Featured Satellite: C* 2228, PPAS

Walter Nissen (dk058@cleveland.Freenet.Edu)
Mon, 15 Dec 1997 10:51:04 -0500 (EST)

First, I want to state officially for the record that I am absolutely NOT 
annoyed that the only clear (well, partly clear) night in weeks was right 
at full Moon. 
Seriously, I recall that Bruce Watson has, at times, designated a 
particular satellite as "Satellite of the Month".  Somewhat in that 
spirit, I would like to call attention to Cosmos 2228, right now.  She is 
presently making fine evening passes for many SeeSat subscribers.  I 
observed and timed her last night while she was producing rather 
spectacular mag -1 flashes. 
Jay, I don't know what criteria you applied to judge her sister ship 
C* 1953 as suitable for VISUAL.TLE, but perhaps C* 2228 would qualify 
also.  She was giving off these very brief flashes at 12.37s intervals 
near culmination at only 55 degrees altitude.  Mostly she was 4th or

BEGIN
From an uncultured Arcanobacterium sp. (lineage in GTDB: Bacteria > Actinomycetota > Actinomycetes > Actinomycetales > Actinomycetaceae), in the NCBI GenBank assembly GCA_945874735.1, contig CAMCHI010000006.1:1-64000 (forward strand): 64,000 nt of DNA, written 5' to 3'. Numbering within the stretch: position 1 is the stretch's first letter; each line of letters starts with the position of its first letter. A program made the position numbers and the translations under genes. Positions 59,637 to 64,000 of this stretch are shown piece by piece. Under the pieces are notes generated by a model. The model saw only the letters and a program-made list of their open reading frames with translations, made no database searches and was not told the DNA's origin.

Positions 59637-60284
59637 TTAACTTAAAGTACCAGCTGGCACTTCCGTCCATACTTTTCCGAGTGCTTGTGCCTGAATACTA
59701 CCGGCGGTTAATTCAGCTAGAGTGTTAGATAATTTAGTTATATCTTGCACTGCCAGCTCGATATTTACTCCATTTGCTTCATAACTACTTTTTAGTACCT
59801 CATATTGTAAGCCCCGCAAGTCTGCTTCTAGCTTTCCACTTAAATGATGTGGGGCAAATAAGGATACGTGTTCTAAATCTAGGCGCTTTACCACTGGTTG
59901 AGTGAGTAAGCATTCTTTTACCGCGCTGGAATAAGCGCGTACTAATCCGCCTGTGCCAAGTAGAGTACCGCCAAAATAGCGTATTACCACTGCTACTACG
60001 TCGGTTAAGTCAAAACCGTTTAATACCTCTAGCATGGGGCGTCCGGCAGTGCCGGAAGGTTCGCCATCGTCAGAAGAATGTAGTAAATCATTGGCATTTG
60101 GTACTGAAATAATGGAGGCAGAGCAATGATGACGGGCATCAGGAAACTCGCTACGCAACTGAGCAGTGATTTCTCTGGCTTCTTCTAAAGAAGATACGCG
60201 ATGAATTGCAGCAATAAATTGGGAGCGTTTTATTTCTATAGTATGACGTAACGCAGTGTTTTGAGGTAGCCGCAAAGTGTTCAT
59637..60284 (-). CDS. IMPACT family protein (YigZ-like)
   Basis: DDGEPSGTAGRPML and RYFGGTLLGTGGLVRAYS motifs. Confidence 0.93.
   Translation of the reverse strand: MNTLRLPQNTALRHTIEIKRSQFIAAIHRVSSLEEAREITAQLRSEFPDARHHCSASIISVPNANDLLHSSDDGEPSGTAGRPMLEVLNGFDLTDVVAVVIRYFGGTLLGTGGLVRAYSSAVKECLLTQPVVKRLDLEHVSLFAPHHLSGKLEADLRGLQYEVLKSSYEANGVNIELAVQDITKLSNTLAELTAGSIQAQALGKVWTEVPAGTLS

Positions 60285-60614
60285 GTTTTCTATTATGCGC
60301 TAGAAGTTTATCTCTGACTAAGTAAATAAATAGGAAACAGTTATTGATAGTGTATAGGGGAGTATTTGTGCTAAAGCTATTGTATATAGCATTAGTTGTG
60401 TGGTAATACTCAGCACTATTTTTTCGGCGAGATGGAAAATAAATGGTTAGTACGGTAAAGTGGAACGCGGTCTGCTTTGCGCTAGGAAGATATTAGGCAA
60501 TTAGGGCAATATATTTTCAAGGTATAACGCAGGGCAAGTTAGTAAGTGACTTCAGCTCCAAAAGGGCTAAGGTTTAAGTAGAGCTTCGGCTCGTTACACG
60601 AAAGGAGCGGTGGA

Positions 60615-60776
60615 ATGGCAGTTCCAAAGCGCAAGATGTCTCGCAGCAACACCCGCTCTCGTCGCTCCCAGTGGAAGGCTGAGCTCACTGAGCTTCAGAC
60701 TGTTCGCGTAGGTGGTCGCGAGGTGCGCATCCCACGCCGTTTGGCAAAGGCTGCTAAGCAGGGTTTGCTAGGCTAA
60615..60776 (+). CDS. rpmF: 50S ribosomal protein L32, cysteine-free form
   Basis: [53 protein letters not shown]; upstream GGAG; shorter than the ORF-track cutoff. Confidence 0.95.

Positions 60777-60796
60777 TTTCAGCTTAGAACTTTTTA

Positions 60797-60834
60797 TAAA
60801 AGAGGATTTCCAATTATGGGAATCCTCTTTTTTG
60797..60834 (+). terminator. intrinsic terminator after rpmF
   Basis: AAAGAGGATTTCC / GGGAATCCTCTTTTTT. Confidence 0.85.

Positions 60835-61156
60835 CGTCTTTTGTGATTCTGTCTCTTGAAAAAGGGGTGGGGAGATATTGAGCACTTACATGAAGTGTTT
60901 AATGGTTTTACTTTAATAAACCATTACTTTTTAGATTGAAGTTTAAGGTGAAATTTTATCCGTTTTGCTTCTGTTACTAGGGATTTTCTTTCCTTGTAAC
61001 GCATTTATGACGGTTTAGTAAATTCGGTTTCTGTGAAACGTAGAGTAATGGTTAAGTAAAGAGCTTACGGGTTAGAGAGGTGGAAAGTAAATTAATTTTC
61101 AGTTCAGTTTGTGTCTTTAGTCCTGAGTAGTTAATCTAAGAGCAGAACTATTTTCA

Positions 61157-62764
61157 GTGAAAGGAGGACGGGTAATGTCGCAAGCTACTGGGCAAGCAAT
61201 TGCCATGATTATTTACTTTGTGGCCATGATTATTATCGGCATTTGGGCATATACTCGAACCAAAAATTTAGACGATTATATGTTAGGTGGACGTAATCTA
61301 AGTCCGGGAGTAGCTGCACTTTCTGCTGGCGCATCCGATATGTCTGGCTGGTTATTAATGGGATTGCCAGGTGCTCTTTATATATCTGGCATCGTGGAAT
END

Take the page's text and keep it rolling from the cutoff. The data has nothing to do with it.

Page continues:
invisible, with many intermediate flashes at roughly 3s intervals.  Later 
in the pass, the bright flashes were not seen, but fainter flashes, 
possibly at a different rate, continued. 
C* 2228 is a satellite which should be observed over as long an arc as 
possible, because, like her sister Tselinas, she often presents entirely 
different flash patterns during different parts of a pass; also different 
patterns at successive passes. 
1 22286U 92094A   97345.12393866 +.00000228 +00000-0 +31172-4 0 02128 
2 22286 082.5262 194.3315 0025844 169.4162 190.7598 14.73862734266733 
Walter I. Nissen, Jr., CDP, dk058@cleveland.freenet.edu, 55 Barrett RD #808, 
Berea, OH 44017-1657, USA, 440-243-4980, -81d 51.823', 41d 22.413', 256m, 7x35 
92- 94 A 97-12-15  0:28:20.1 WN   49.5  .4   4  12.37 F, irreg, sm, C* 2228 
Walter Nissen                   dk058@cleveland.freenet.edu 
-81.8637, 41.3735, 256m elevation 
Become bilingual.
Learn English, and also Math, the language of science and technology.